I have seen SO many artists on Instagram request that people be more conscious of their work and how reflective it is of a unique style. Because too many excited learners and explorers will share very close interpretations of the work without credit or acknowledging it isn’t a process they developed.

Two terms are important here: derivative and appropriation. And I argue they are heavily related.

Here’s an example.

You study Starry Night by van Gogh. You learn about his palette and mark making and instead of creating a copy as a study piece you do a local urban landscape.

You decide the composition in your image reference. But use his colors and techniques.

When you’re finished, people admire the work, tell you how great it is, and compliment you by saying, “it looks just like a van Gogh!”

This kind of art is derivative. It is so heavily influenced by teachers the person’s voice who painted it is obscured.

Appropriation means to take from other artists or cultures and then use it in your work. Again, it’s the idea that the influence is dominant. (And this doesn’t even touch on how selling appropriative works can take money from the cultures and people who have the original idea).

This is a great learning activity. It even demonstrates a level of skill and application to apply his style to a composition of your own. But, it is only a beginning if you seek a unique style and voice.

So, let’s start asking ourselves, “What do I want to say? How can I change up what I’m doing to step further away from my teachers?”

Map your Artist Family Tree

Step three: this is where I’m going to refer to Steal Like an Artist by Austin Kleon. Very briefly in his gorgeous little book, he calls on us to map our artist family tree.

He suggests we fully research the people who inspire us, and then the people who inspire them and keep going. Looking at these many threads, you can begin to see how and why you enjoy certain parts of your teachers’ art, both living and dead.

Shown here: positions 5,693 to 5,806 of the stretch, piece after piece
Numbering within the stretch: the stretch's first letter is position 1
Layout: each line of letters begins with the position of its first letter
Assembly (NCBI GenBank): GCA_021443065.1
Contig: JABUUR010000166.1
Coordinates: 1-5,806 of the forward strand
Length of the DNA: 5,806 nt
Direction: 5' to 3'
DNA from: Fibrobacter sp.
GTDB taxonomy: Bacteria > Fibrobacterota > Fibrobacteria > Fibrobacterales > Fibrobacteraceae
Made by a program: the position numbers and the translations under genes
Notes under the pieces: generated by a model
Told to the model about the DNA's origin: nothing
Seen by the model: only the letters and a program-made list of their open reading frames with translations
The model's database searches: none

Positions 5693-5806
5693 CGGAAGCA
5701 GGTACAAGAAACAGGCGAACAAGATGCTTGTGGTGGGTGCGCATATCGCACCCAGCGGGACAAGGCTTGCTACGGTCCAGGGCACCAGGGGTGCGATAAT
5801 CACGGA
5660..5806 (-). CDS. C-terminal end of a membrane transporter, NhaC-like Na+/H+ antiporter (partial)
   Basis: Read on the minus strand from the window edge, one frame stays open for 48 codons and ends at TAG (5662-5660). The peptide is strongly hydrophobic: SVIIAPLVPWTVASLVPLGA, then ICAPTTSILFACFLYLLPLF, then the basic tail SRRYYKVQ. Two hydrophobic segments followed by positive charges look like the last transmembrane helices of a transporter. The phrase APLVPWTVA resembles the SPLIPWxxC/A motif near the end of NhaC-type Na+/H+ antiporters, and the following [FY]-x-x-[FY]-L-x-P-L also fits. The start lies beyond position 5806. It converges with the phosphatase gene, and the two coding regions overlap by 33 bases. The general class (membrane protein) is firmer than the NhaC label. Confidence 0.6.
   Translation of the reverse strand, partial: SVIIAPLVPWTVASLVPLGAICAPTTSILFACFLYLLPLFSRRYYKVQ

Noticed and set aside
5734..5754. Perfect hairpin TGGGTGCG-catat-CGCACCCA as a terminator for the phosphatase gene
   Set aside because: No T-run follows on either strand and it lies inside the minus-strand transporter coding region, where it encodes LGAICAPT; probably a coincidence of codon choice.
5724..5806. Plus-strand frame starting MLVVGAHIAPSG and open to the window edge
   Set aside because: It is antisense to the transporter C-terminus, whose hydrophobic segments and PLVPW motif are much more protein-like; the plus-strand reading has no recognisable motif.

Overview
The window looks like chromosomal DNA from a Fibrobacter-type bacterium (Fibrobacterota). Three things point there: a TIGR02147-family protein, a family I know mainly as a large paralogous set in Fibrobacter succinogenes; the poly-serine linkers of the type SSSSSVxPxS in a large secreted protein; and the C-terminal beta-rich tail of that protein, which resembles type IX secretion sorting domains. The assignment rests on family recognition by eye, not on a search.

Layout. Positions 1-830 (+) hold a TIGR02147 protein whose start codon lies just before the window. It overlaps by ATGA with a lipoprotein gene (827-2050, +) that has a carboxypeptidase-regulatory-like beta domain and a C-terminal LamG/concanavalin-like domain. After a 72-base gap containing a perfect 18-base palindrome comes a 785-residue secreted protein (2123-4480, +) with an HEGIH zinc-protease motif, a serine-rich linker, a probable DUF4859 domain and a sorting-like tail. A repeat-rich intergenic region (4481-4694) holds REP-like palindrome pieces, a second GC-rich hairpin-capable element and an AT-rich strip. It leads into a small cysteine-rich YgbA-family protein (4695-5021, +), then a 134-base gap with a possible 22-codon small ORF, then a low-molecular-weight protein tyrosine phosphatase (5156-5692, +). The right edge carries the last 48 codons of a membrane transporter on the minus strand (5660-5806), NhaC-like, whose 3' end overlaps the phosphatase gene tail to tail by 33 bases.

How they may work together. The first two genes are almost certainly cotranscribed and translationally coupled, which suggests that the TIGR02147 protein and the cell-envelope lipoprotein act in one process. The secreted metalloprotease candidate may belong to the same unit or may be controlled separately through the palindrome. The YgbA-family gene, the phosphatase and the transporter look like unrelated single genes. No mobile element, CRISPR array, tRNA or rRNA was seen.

And this opens the door for much greater creative exploration as you more consciously mash up the techniques, ideas, colors, etc. into something that is uniquely yours.

👉🏽👉🏽👉🏽If mapping sounds interesting, and you’d rather have a step-by-step process that walks you through this concept then I encourage you to hop on a call to apply for to apply to enroll in my program Self-Taught to Self-Confident.

Self-Taught to Self-Confident walks you through building strong foundations to draw and paint whatever you want; this way you can confidently build a practice to show up regularly for your art and explore what you want to say. 

Walk away with a series of artworks ready for you to share with loved ones, exhibit and even sell. Take a peek at my calendar to choose a time where we can discuss your art and decide if you’re a good fit.

Today we discussed how part of our learning journey includes a stage where our art is heavily influenced by those we take classes from and study. Taking paint-like-me classes can be a great way to develop skill and your confidence, but at some point you might start feeling a inkling for something more. You’re ready for YOUR style to show through in your art.

In order to get there we must take the time to reflect and consider our interests, influences, how close our work currently looks like those we learn from. When we do this and engage in a process like mapping our artist family tree we can start making more conscious steps forward with our own style and voice. 

Are you ready to step into your best work yet? I know it’s inside of you. And I can’t wait to see what you create.

Thank you so much for watching, please like and subscribe to Artist Strong if you enjoyed this video and remember: